Scientists re-examine a Neanderthal fossil have found one of the earliest examples of disease jumping from animals to humans.
The specimen known as the “Old Man of La Chapelle” was discovered in 1908 in a cave near the French village of La Chapelle-aux-Saints.
The researchers, including Martin Heusler of the University of Zurich in Germany, said it is the first nearly complete prehistoric human fossil ever discovered and one of the most studied.
Earlier studies found that humans died about 50,000 years ago when they were in their 50s or late 60s and had osteoarthritis, the most common type of arthritis, in their spinal column and hip joint. .
But not all deformities in the Old Man could be explained by wear and tear caused by osteoarthritis.
In the new study, published last month in the journal Scientific Reports, scientists found that some of these pathological changes were due to inflammation caused by the bacterial disease brucellosis.
According to the World Health Organization, the disease infects cattle and humans contract it when they come in direct contact with infected animals.
Scientists found signs of brucellosis in pathological lesions and caries on spinal cord samples from ancient humans, which belong to the same hominin category as modern humans.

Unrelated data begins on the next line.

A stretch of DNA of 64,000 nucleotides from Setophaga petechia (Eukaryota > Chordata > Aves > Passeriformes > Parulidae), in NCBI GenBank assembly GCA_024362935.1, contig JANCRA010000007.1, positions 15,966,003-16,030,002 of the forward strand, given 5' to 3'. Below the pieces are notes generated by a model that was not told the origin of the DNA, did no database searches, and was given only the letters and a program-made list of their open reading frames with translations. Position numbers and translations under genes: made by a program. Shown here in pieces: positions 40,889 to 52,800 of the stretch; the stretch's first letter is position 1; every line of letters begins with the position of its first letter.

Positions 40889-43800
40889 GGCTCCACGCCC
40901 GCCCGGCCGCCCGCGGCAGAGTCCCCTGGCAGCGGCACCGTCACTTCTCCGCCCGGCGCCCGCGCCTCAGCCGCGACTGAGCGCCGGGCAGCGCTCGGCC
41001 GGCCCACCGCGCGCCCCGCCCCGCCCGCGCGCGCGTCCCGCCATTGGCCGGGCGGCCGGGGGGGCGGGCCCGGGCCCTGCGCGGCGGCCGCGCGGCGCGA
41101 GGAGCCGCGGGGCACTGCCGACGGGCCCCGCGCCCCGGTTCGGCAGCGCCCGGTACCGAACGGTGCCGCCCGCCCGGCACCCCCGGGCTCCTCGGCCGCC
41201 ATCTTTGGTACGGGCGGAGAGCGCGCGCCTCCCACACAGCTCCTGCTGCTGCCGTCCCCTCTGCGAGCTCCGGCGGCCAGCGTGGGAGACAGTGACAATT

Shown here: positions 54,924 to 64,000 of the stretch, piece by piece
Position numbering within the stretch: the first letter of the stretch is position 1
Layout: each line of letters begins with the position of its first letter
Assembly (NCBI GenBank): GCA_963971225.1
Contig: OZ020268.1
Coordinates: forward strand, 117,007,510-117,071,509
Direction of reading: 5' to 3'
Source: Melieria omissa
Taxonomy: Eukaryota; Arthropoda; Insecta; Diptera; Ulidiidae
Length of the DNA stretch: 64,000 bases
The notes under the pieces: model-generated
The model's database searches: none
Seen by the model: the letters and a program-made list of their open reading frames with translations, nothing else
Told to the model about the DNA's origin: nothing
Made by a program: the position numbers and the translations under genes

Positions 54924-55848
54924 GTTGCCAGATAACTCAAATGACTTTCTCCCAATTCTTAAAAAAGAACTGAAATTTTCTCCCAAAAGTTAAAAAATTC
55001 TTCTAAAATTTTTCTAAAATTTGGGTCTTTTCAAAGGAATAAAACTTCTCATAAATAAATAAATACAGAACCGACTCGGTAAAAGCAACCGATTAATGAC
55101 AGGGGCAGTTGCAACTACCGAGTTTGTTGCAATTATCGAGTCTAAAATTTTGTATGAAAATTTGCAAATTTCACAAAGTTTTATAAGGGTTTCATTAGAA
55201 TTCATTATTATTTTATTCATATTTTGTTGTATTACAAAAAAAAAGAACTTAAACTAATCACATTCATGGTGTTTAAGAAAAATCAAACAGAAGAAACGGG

“This means the earliest secure evidence of this zoonotic disease in hominin evolution,” the scientists wrote in the study.
Brucellosis, which is still widespread today, causes fever, muscle aches and night sweats that last from weeks to years. Researchers suspect that it could have been transmitted to Neanderthals through butchering or eating raw meat.
In many cases, the disease can cause arthritic pain and testicular swelling that can lead to infertility, as well as inflammation of the heart valves – the most common cause of death from brucellosis.
It is one of the most common zoonotic diseases – diseases transmitted from animals to humans – such as Ebola and COVID-19.
According to the study, the bacteria that cause brucellosis have been reported in a wide range of wildlife, including wild sheep, goats, cattle, European bison, reindeer and wild boar – animals thought to be important components of the Neanderthal diet.
“Contrary to today’s experience in slaughterhouses, or by eating raw meat, Neanderthals were likely infected with brucellosis during butchering of prey animals,” the scientists wrote in the study.
But since the Old Man of La Chapelle lived to his 60s – a very old age for the period – researchers suspect he may have contracted a milder version of the disease.
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